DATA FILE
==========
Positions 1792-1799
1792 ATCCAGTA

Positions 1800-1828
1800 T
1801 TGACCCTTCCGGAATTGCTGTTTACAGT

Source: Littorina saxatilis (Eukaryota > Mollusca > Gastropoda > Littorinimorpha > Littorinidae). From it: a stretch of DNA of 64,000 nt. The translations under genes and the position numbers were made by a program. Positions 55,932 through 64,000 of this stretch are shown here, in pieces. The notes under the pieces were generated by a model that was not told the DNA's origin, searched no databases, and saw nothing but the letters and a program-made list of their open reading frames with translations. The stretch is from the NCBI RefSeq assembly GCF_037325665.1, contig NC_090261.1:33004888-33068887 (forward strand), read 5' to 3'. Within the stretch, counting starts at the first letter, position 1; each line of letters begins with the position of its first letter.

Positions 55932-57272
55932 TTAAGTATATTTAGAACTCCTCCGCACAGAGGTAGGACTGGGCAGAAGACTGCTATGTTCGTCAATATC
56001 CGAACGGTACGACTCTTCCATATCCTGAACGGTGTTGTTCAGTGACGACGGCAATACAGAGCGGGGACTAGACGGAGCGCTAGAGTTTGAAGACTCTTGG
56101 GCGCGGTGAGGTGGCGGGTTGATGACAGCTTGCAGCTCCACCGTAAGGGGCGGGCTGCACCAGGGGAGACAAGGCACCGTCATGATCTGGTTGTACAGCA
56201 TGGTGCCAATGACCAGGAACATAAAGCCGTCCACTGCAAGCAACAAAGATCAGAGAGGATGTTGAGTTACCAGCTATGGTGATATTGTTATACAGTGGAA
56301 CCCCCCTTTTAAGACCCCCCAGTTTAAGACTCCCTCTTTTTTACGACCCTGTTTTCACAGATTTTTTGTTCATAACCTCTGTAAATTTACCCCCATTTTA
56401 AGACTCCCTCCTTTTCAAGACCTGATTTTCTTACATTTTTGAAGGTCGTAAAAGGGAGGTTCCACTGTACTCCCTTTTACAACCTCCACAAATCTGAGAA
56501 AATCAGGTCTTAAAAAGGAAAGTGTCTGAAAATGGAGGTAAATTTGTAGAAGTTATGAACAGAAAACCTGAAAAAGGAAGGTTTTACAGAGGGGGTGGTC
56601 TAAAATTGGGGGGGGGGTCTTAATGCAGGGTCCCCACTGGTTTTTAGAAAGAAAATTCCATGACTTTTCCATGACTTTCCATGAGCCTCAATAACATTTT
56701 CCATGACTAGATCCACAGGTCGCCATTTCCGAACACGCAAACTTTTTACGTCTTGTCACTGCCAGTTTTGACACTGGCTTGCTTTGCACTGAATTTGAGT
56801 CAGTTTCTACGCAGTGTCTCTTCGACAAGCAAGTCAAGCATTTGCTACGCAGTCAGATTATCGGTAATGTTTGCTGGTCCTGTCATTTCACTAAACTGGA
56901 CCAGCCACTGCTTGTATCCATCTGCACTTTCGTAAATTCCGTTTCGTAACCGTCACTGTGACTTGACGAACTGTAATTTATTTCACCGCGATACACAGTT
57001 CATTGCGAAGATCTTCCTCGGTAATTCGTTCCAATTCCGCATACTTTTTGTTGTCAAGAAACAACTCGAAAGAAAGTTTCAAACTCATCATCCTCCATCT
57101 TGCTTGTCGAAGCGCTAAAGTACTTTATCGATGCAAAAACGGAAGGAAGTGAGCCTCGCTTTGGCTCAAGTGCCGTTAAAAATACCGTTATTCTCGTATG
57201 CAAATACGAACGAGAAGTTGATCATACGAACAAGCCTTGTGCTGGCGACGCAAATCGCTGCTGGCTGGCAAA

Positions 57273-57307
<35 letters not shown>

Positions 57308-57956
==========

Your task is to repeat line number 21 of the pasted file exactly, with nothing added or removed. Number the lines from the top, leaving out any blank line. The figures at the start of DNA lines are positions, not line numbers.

57201 CAAATACGAACGAGAAGTTGATCATACGAACAAGCCTTGTGCTGGCGACGCAAATCGCTGCTGGCTGGCAAA